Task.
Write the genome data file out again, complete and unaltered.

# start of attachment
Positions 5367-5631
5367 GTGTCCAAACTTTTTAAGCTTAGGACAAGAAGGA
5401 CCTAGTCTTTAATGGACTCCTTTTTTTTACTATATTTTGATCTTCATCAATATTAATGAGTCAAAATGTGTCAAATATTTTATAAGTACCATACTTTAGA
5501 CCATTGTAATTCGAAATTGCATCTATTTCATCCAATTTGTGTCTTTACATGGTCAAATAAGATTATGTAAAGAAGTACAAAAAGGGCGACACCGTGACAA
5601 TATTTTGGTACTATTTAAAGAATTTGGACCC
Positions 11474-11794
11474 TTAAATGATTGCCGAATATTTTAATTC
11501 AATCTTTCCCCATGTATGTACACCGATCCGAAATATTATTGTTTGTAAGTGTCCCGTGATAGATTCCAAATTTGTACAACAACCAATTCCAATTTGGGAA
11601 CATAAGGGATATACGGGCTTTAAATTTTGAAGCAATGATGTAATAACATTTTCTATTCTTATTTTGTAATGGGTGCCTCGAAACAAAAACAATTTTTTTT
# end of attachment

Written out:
Positions 5367-5631
5367 GTGTCCAAACTTTTTAAGCTTAGGACAAGAAGGA
5401 CCTAGTCTTTAATGGACTCCTTTTTTTTACTATATTTTGATCTTCATCAATATTAATGAGTCAAAATGTGTCAAATATTTTATAAGTACCATACTTTAGA
5501 CCATTGTAATTCGAAATTGCATCTATTTCATCCAATTTGTGTCTTTACATGGTCAAATAAGATTATGTAAAGAAGTACAAAAAGGGCGACACCGTGACAA
5601 TATTTTGGTACTATTTAAAGAATTTGGACCC
Positions 11474-11794
11474 TTAAATGATTGCCGAATATTTTAATTC
11501 AATCTTTCCCCATGTATGTACACCGATCCGAAATATTATTGTTTGTAAGTGTCCCGTGATAGATTCCAAATTTGTACAACAACCAATTCCAATTTGGGAA
11601 CATAAGGGATATACGGGCTTTAAATTTTGAAGCAATGATGTAATAACATTTTCTATTCTTATTTTGTAATGGGTGCCTCGAAACAAAAACAATTTTTTTT